… the difference between rheumatoid arthritis and osteo-arthritis. I realised that my mother, who has a multi-joint arthritis problem, didn’t know the difference when she told me that a friend had recommended she avoid certain foods to help her arthritis, and I said “but Mum, you have osteo-arthritis, not rheumatoid arthritis – dietary triggers are not an issue for you” and she basically said “huh?”.
My mother is a cluey lady. She’s been battling joint pain and seeing physios and orthopaedic specialists for years now. Somehow not one of those medical professionals had managed to explain to her the difference between the two major types of arthritis and which one it was that she had. This is knowledge which would actually be useful, because the causes and therapies for different types of arthritis are so different that advice useful for one type can be actively damaging for those with the other type.
Arthritis refers to the deterioration of the articulating surfaces of the joints, and restricted range of joint motion due to stiffness and/or pain is the major physiological sign of the condition. But after that the symptoms vary significantly between the different forms or arthritis.
Osteo-arthritis is the most common form, and involves “wear and tear” – the joint surfaces deteriorate and end up as bone grinding on bone and possibly consequent misalignment of the joint surfaces, leading to more pains and restricted movements. Dietary restriction with the aim of weight loss is sometimes beneficial, but no particular foods need to be avoided in this condition.
Rheumatoid arthritis is an inflammatory condition, and involves the body’s immune system attacking the joint surfaces, causing pain, swelling and possible eventual deformity. The involvement of the immune system is where dietary restrictions of particular foods come into play in minimising flareups of the joint inflammation, although this only works for those subjects who do actually have food sensitivities.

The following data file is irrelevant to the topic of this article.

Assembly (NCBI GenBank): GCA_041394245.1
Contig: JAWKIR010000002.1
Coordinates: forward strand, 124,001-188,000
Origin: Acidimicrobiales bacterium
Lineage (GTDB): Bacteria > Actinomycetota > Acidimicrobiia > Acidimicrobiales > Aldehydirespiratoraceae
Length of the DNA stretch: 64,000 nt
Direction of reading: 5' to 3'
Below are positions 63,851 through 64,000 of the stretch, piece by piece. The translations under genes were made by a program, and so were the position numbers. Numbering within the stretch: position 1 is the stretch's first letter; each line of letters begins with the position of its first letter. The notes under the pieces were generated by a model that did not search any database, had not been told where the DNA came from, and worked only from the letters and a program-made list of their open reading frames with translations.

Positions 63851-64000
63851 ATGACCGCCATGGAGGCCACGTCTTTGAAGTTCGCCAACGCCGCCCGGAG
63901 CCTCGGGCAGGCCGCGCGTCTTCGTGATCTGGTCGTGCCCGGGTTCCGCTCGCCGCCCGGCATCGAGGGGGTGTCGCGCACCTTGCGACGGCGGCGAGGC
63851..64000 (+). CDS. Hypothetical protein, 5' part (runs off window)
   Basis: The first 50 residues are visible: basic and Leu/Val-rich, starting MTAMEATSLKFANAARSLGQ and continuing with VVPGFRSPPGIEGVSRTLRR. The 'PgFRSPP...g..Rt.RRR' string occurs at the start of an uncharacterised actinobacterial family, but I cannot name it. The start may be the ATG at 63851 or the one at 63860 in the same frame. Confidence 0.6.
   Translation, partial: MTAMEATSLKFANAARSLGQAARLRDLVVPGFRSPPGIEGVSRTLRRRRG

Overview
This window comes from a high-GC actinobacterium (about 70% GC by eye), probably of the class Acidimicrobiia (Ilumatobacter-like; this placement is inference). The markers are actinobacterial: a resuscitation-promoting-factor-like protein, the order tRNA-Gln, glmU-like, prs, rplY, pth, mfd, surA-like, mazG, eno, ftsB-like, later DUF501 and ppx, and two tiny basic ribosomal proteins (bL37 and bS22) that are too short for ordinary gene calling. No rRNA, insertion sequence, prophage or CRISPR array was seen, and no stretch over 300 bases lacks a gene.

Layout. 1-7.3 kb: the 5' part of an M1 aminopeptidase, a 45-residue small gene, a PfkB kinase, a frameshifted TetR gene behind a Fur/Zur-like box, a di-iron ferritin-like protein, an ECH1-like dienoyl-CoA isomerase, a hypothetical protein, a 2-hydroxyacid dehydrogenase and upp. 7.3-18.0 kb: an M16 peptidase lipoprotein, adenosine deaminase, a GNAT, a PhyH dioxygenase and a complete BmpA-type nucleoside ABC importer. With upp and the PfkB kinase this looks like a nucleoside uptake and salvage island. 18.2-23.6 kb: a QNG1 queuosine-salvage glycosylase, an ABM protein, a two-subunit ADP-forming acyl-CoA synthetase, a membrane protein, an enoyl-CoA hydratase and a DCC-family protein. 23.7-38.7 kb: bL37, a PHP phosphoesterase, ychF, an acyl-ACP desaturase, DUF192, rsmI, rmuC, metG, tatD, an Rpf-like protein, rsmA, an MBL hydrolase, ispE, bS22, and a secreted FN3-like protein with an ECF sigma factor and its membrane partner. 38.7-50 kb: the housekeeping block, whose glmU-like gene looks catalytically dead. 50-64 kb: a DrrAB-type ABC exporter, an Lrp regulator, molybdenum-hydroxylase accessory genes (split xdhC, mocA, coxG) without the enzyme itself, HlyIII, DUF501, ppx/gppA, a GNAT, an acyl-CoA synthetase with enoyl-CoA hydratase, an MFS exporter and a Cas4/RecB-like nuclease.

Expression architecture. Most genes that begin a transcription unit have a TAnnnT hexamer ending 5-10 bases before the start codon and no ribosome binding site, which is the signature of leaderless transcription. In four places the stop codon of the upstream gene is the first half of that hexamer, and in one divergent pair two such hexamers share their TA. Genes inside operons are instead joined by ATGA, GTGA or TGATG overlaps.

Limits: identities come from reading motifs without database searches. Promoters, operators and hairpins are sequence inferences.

If anyone’s not sure what type of arthritis they or a loved one has, one easy way to tell is by which medical specialist is overseeing their treatment – a rheumatologist or an orthopaedic surgeon. It’s not a foolproof sign – a specialist may decide to continue to treat you even after deducing that you’re not totally within their area of specialty, but it’s a fairly good sign. It is also, sadly, possible to have osteoarthritis in some joints and rheumatoid arthritis symptoms in others.
ETA: Here’s some useful arthritis information sheets.
So, that was my latest surprise on something that I really thought that at least most people who actually have arthritis could be expected to know. Have any of you been surprised by bumping up against unexpected gaps in what you thought would be common knowledge lately?